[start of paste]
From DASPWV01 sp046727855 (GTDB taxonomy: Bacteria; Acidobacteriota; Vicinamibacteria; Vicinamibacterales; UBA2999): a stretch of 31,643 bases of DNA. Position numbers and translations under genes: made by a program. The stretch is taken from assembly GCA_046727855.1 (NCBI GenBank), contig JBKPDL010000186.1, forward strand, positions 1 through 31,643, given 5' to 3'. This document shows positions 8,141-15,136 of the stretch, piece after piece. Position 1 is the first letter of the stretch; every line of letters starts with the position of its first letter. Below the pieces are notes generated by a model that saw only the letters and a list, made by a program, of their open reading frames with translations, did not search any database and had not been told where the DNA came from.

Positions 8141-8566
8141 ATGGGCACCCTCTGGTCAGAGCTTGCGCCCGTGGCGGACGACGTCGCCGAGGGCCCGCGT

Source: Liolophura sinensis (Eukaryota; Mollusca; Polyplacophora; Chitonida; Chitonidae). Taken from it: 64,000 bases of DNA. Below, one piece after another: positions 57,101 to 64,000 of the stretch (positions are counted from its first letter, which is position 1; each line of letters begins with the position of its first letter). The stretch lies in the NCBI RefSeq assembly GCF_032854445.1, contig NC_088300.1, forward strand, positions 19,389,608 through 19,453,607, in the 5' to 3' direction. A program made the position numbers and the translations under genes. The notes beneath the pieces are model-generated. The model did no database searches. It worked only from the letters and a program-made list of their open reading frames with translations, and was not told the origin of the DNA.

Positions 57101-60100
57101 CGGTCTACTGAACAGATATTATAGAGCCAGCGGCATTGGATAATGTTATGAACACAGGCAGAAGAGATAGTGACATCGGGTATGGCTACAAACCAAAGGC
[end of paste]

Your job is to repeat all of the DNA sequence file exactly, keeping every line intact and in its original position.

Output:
From DASPWV01 sp046727855 (GTDB taxonomy: Bacteria; Acidobacteriota; Vicinamibacteria; Vicinamibacterales; UBA2999): a stretch of 31,643 bases of DNA. Position numbers and translations under genes: made by a program. The stretch is taken from assembly GCA_046727855.1 (NCBI GenBank), contig JBKPDL010000186.1, forward strand, positions 1 through 31,643, given 5' to 3'. This document shows positions 8,141-15,136 of the stretch, piece after piece. Position 1 is the first letter of the stretch; every line of letters starts with the position of its first letter. Below the pieces are notes generated by a model that saw only the letters and a list, made by a program, of their open reading frames with translations, did not search any database and had not been told where the DNA came from.

Positions 8141-8566
8141 ATGGGCACCCTCTGGTCAGAGCTTGCGCCCGTGGCGGACGACGTCGCCGAGGGCCCGCGT

Source: Liolophura sinensis (Eukaryota; Mollusca; Polyplacophora; Chitonida; Chitonidae). Taken from it: 64,000 bases of DNA. Below, one piece after another: positions 57,101 to 64,000 of the stretch (positions are counted from its first letter, which is position 1; each line of letters begins with the position of its first letter). The stretch lies in the NCBI RefSeq assembly GCF_032854445.1, contig NC_088300.1, forward strand, positions 19,389,608 through 19,453,607, in the 5' to 3' direction. A program made the position numbers and the translations under genes. The notes beneath the pieces are model-generated. The model did no database searches. It worked only from the letters and a program-made list of their open reading frames with translations, and was not told the origin of the DNA.

Positions 57101-60100
57101 CGGTCTACTGAACAGATATTATAGAGCCAGCGGCATTGGATAATGTTATGAACACAGGCAGAAGAGATAGTGACATCGGGTATGGCTACAAACCAAAGGC